As a small business owner, you’ve got a lot on your plate. Juggling your finances, day-to-day tasks and making time for life outside of work can all be exhausting. Fitting in the time to learn what might seem like another language (after all, what does “SEO” even stand for)? That can be an even greater challenge.
Here’s the rundown on a few key terms to help your business get started on SEO — and help you climb up the search engine results page (or SERP).
1) SEO (Search Engine Optimization)
SEO, or “search engine optimization,” is the process of creating, updating and adding content and code to help your website appear higher up on the SERP — all to help your site to get found! Google and other search engines sift through web content (links, original content, keywords, etc.) to find the perfect matches for what people search for.
The goal of SEO is to gain organic traffic through these search results. But it’s not just about getting more visitors — it’s about getting in front of the right visitors who are actually looking for your particular product or service. Once you get the right visitors to your site, you have a better chance of turning them into new customers.
2) On-Page SEO vs. Off-Page SEO
There are several types of SEO, but they all work together toward the same goal — getting you found in the search results.
On-Page SEO is what you do to your website
On-Page SEO is everything you do on your website’s pages to improve their ranking. This includes basic tactics like:
- Creating unique, useful content on each page of your site
- Linking content in one page of your site to another page in your site
- Making sure you’ve created unique title tags for each page of your site
The code you use behind the scenes (and the platform you build your site on) can have an impact too:
- HTML and CSS coding
- “nofollow” and “noindex” tags
- 301 Redirects
Off-Page SEO is what happens outside your website
Off-Page SEO is anything you do to improve your SEO ranking outside of your website pages themselves, including:
- Linking to other, more authoritative websites in your industry
- Getting links from other trusted sites (“backlinks”) to your site
- Publishing your own content on a blog or other site that links back to your site
And don’t forget about posting content that links to your site on social media — and getting your friends, fans and followers to like, share and retweet it.
3) Internal and External Links
Links are incredibly important to your SEO strategy, and they tend to fall into one of two categories.
Internal links help to enhance your On-Page SEO
Internal links are hyperlinks on your site’s pages that link visitors to another relevant page on your site.
- They help visitors easily navigate through your website
- They establish an organized hierarchy of information on your site
- They establish link authority, which informs SEO algorithms
And they help to keep visitors on your website for longer — giving your content more time to convince them to choose your business.
External links help to enhance your Off-Page SEO
External links are hyperlinks that take your visitors from one of your site’s pages to a page on another site. These can include:
- Your social media profiles, a video channel or external blog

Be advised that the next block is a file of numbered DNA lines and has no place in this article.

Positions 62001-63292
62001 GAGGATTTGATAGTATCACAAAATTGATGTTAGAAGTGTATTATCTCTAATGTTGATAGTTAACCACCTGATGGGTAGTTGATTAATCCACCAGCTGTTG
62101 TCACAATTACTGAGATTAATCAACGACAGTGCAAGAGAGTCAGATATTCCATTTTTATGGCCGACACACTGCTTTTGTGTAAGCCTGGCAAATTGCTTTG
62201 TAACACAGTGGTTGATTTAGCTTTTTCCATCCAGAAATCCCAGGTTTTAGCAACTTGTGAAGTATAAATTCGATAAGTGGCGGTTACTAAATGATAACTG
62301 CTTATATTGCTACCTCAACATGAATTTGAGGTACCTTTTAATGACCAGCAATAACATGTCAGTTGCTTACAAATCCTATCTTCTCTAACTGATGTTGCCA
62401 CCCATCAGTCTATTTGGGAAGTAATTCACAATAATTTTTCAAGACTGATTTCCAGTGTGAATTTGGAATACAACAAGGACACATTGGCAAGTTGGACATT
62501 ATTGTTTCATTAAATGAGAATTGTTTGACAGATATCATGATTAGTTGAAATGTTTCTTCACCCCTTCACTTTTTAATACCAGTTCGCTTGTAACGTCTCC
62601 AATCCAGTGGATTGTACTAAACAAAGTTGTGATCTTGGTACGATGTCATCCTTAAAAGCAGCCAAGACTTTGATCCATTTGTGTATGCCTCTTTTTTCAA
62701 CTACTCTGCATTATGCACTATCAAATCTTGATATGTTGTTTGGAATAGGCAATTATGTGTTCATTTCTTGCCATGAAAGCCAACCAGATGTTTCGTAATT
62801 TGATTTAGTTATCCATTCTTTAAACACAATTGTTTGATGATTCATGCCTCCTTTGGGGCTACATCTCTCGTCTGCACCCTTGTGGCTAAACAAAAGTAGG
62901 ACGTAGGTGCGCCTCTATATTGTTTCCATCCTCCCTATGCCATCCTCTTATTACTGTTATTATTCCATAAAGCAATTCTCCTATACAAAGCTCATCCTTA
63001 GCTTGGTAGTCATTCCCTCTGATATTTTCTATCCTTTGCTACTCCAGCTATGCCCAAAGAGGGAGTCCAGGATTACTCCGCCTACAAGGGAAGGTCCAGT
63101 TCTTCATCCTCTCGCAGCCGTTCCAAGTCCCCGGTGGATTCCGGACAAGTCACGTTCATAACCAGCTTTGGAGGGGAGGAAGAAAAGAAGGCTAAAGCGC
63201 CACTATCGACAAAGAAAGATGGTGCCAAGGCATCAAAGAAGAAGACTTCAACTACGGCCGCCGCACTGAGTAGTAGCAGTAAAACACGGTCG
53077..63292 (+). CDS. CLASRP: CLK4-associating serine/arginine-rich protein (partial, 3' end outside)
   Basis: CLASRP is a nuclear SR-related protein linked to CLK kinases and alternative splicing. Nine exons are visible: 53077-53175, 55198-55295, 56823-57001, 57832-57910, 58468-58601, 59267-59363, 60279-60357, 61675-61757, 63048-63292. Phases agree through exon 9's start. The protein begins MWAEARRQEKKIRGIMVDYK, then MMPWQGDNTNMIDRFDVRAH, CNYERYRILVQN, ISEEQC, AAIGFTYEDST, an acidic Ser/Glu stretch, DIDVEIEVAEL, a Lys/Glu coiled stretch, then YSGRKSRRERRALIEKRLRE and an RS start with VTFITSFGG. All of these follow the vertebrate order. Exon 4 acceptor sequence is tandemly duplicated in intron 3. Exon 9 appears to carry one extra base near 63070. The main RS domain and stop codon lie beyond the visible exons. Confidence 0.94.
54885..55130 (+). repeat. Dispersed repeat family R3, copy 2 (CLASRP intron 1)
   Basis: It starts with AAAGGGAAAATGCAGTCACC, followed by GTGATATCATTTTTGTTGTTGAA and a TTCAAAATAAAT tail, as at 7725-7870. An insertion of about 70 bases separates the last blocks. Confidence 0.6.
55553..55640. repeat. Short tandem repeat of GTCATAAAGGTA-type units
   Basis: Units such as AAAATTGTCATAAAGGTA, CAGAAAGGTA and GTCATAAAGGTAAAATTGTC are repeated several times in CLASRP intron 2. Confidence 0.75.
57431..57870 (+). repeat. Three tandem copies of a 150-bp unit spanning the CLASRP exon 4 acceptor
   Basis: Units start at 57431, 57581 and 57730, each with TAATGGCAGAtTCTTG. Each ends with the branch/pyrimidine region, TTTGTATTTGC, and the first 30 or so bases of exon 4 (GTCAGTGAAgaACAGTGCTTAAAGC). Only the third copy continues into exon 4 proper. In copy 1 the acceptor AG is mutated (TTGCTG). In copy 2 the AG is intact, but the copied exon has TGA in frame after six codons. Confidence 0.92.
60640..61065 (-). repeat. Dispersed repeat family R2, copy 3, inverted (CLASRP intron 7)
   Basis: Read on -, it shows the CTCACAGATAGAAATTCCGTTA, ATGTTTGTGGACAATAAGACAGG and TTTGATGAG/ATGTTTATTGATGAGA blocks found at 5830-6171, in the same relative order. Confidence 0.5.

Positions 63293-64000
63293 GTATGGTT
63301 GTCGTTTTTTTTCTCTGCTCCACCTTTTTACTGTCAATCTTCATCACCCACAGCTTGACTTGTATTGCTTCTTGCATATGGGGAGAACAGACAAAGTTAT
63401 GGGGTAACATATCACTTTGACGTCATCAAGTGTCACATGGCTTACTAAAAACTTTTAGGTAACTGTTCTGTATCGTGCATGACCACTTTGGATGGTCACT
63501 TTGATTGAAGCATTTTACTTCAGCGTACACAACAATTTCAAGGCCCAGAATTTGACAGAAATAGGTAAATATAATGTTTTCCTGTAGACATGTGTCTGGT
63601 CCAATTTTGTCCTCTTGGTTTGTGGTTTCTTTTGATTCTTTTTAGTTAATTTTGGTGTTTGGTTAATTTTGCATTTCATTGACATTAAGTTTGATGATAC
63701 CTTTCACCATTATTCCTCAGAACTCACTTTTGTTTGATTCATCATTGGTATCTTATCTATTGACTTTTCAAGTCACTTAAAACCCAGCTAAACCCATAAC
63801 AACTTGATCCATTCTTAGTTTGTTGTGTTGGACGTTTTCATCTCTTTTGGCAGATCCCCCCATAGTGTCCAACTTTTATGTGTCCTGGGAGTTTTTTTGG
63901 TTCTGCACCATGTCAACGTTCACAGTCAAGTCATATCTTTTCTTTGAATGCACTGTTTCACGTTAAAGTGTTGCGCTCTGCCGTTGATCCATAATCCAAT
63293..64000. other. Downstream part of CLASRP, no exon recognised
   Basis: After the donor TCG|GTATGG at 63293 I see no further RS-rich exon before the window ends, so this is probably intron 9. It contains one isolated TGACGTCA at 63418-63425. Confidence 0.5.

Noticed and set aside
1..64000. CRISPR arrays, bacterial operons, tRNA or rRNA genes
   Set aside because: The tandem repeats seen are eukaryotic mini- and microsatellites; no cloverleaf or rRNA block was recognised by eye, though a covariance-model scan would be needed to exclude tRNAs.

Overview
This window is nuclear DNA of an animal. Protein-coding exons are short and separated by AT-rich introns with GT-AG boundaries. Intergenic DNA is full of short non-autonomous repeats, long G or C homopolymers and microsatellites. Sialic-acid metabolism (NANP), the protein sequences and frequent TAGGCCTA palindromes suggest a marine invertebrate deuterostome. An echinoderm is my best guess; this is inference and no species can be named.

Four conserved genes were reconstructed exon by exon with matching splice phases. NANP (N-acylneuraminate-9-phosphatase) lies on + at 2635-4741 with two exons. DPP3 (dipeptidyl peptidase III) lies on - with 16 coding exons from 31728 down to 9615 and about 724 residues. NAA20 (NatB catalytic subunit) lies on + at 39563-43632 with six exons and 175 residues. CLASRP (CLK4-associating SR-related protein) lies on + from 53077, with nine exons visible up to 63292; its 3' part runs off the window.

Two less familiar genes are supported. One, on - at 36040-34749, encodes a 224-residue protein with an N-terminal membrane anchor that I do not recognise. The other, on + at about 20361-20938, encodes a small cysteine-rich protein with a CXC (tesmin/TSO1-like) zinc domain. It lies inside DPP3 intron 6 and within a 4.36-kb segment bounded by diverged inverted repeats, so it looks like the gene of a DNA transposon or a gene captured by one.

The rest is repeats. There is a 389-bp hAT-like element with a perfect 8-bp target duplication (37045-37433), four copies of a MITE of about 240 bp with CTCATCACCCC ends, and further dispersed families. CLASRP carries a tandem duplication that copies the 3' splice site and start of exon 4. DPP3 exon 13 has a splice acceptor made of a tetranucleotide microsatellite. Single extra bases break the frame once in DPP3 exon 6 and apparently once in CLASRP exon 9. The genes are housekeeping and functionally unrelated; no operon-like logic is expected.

- A site for one of your vendors or partners
- A site with relevant, authoritative content and resources for your industry
While it might sound like external links drive visitors away from your site and your business… linking to relevant and useful content on other trusted sites will improve your site’s credibility. Plus, when you link to these other sites, their owners may return the favor and reward you with a valuable backlink (aka a link from their site or blog to your site). It’s a win-win.
4) Meta Tags and Keywords
Meta tags and keywords help search engines understand:
- What each page of your site is about (which is why they need to be unique to each page!)
- Whether or not your site’s pages are relevant to someone’s search
While keywords are no longer the primary way that search engines assess your pages’ content and determine your search ranking, using the words your customers are using (i.e. what they would search for to find your page) is still a best practice — and a great way to show your visitors that they’ve come to the right place.
Pay particular attention to:
- The Title (or <title>) tag of each page
- The Meta Description (or <description>) tag of each page
- Using relevant, common sense keywords in the text of your pages
Title tags are often used by Google as the actual clickable link in the SERP… Meta Description tags have a strong influence on whether or not someone clicks on your result (but no direct bearing on your ranking)… and again, using the words your customers use in your site content will help them understand what you do and, hopefully, choose your business.
Analytics (for example, Google Analytics) is the software you use to gather data about what your website and online advertising is doing to reach its goals. By adding analytics code to your site, you can see:
- How many people are visiting your site, and how they got there
- Which pages they’re visiting
- How long they stay on those pages, and where they go next
You can set up goals to track conversions (including form fills, downloads and more) and use all of this information to help you optimize your website… boost your SEO… and plan your marketing strategy.
There you have it! You’ve become an SEO master in a matter of minutes! For more on how you can improve your digital marketing lingo, check out our terms you should know about websites and our terms you should know about social media.